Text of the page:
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America's Role in the Middle East

June 13, 1996

The arrogance of my former colleague Walter Ruby is astounding (Commentary, June 3). By what right does he, and those other American Jews who agree with him, decide that Israel should implement the facile slogan of land for peace? Writing from the predator-free vastness of the continental U.S., he airily asserts that minuscule Israel should yield sensitive security border rims to a still-implacable enemy. (Witness Yasser Arafat's double-talk on the PLO covenant; his panegyrics to terrorists; his consistent violations of the Oslo accords.)

This is a matter that only Israelis have the right to decide. It is their lives that are on the line. A majority of some 55% of Israeli Jews showed they prefer Prime Minister-elect Benjamin Netanyahu's measured steps toward a safe and endurable peace over Shimon Peres' headlong, blindfolded rush into a dream.

If American Jews have a role in the current peace process, it surely must be to persuade President Clinton to cease demanding perilous concessions from one side of the equation, the only democracy in the region and the only ally of the U.S., while pandering to the brutal, bloodstained despotisms of the PLO and Assad's Syria. A glance at the article by John McCain, adjacent to that of Ruby, should provide the latter with food for thought about Clinton's foreign policy "whims."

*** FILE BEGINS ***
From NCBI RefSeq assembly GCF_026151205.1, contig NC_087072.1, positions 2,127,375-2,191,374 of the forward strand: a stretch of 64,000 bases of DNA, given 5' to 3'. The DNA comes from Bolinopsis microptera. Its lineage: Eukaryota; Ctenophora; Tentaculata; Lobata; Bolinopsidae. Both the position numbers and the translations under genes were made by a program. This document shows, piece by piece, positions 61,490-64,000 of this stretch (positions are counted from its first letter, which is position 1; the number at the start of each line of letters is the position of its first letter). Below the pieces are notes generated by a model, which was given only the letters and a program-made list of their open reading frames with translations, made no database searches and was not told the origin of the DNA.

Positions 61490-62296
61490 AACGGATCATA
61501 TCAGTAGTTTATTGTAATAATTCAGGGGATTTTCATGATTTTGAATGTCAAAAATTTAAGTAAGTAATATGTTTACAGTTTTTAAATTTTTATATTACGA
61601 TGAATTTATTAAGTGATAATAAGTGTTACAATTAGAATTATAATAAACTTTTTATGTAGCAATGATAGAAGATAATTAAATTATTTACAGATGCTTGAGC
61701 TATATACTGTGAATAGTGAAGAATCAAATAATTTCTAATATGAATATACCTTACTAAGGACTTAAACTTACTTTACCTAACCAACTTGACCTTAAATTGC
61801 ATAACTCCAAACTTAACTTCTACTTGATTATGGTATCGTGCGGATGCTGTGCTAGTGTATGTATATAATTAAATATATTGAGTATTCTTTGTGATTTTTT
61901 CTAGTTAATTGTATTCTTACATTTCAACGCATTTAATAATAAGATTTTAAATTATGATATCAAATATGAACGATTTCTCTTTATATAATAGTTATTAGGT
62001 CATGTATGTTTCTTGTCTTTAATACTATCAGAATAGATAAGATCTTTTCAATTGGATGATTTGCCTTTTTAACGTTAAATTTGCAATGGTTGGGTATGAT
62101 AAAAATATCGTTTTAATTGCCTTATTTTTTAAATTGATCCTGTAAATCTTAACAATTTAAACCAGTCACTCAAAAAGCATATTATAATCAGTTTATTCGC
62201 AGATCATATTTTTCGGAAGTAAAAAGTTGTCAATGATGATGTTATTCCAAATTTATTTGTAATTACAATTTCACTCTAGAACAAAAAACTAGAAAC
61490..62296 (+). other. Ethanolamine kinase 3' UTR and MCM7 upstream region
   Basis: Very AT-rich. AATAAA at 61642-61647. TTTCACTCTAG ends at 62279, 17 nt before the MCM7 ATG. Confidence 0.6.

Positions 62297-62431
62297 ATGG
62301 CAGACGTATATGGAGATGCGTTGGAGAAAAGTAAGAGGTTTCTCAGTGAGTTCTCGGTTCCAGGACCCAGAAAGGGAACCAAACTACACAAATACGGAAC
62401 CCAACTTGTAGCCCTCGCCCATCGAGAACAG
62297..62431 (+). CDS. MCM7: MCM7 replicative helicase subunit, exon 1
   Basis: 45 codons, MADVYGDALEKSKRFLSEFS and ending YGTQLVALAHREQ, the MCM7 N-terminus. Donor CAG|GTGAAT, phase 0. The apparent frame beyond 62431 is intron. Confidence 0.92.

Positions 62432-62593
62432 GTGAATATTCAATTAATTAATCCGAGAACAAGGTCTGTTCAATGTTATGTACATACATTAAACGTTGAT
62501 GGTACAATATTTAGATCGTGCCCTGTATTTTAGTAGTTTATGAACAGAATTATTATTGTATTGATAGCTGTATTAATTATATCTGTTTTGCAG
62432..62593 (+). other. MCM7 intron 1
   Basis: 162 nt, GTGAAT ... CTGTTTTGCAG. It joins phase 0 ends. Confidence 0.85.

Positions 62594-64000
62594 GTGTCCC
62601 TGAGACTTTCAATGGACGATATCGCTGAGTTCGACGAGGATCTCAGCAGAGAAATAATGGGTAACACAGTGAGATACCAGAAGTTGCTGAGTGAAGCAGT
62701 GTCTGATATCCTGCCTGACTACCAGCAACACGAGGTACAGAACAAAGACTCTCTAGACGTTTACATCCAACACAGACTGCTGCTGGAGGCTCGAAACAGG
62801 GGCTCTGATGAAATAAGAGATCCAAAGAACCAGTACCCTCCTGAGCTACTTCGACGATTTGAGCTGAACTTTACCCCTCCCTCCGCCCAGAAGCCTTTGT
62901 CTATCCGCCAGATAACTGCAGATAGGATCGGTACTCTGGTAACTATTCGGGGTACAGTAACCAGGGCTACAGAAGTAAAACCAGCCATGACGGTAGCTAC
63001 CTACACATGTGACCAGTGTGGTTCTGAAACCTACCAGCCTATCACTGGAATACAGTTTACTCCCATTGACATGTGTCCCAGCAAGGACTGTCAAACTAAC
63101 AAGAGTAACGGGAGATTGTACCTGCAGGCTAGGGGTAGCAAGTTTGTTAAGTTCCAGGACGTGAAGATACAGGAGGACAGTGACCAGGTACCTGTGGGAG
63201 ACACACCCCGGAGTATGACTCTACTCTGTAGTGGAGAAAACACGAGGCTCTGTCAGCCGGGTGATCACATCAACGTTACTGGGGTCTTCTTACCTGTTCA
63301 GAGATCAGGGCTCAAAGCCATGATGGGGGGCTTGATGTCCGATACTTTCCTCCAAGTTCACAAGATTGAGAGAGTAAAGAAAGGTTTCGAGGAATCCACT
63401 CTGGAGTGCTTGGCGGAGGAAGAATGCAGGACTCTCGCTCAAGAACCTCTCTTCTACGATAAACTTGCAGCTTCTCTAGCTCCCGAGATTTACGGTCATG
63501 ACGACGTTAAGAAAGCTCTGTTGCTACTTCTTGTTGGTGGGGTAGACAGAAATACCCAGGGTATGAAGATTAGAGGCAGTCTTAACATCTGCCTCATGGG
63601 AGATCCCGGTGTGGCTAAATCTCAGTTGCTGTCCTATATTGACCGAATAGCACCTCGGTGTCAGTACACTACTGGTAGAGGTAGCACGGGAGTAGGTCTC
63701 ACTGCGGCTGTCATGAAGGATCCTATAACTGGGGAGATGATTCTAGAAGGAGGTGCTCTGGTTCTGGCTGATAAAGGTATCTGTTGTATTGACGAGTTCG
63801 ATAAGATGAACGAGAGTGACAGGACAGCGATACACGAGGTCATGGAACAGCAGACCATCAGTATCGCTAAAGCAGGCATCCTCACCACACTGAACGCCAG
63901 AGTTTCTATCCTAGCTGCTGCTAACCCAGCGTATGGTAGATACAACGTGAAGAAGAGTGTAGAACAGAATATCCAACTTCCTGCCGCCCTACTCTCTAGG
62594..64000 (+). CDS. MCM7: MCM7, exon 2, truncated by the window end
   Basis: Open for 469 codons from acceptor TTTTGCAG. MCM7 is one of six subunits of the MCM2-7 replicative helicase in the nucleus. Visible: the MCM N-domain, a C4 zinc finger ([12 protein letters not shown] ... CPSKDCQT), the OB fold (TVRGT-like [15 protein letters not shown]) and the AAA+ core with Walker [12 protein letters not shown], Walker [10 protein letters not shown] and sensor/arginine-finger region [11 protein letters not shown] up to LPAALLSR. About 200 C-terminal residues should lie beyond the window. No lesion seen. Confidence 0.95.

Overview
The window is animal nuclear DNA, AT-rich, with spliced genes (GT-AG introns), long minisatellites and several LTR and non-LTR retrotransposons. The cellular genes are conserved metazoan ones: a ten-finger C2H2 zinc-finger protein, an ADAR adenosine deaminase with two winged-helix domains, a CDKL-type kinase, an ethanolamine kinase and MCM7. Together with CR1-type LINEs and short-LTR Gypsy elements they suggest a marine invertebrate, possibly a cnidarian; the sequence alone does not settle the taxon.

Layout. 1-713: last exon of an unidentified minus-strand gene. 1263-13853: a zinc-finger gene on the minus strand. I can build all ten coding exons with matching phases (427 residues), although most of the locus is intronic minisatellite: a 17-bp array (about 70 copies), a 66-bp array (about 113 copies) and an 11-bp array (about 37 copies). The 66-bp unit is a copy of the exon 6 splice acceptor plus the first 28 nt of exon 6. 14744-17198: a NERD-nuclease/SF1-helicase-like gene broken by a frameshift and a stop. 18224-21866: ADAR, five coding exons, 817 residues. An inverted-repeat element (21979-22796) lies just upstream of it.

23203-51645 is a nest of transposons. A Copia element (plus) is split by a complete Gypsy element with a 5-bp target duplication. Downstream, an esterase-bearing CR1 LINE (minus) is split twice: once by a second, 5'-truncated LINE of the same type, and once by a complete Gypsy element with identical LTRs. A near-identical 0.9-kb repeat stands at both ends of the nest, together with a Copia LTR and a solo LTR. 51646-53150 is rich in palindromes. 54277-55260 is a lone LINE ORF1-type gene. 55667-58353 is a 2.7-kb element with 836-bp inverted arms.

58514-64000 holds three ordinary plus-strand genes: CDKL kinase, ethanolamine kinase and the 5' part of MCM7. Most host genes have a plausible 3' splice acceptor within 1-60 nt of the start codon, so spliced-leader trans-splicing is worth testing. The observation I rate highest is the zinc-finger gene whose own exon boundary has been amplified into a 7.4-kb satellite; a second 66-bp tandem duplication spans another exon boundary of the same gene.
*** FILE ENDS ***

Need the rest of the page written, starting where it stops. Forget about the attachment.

N. DAVID GROSS

Former Editor-in-Chief of the Jerusalem Post Jerusalem

* Ruby's column ends with this observation: "If American Jewish leaders share that concern, then they have a pressing obligation to state openly and forcefully that they cannot support the program Netanyahu has enunciated." Now let me get this straight: These leaders are citizens of the United States, not Israel; Israel is an independent nation and free to develop and follow its own domestic and foreign policies.

Why should American citizens be so actively involved in the affairs of another nation? And this raises two other questions: What right do Americans have to determine the direction another nation is to take? Why should the United States continue to make an annual contribution of $1 billion-plus to Israel when that nation knows full well that there are strings attached to that money?

ROLAND M. MUELLER

Tustin

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